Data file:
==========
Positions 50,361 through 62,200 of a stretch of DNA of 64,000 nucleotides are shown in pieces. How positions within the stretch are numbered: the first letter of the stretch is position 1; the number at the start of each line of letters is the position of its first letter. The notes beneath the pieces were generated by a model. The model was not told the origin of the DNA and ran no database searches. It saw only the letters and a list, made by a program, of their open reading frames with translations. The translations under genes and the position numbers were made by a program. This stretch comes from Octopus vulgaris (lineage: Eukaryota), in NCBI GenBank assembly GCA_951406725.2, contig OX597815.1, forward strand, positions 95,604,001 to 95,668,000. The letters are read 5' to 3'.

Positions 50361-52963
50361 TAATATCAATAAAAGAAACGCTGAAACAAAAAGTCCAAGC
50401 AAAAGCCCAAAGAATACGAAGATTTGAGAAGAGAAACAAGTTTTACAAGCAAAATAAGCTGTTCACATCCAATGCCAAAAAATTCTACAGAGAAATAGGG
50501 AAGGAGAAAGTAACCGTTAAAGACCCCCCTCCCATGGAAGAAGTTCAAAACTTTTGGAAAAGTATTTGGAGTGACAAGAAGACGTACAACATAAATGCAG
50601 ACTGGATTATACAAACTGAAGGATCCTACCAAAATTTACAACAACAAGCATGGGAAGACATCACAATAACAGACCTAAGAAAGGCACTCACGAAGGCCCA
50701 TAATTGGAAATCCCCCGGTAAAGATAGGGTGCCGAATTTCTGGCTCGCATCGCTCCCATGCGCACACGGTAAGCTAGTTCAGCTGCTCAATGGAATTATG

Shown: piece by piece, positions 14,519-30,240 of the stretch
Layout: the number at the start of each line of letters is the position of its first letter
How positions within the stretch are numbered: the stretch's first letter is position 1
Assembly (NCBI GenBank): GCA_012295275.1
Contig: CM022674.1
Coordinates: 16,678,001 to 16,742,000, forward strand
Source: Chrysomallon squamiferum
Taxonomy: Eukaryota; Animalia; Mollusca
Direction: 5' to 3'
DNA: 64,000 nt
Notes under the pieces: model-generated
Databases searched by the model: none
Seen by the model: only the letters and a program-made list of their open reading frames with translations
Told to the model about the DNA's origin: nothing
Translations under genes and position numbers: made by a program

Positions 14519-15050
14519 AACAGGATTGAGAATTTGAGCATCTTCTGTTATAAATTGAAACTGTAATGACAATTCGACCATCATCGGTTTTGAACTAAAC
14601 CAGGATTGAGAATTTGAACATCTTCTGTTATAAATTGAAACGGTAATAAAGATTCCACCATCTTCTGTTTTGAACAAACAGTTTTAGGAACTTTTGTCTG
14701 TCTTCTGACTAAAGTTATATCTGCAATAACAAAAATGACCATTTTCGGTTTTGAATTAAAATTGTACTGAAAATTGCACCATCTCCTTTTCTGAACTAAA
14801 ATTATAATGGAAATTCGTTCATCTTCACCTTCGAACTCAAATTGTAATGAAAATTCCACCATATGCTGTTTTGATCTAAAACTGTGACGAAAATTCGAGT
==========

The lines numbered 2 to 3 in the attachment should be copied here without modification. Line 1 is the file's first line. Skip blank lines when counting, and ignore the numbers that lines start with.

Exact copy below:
Positions 50361-52963
50361 TAATATCAATAAAAGAAACGCTGAAACAAAAAGTCCAAGC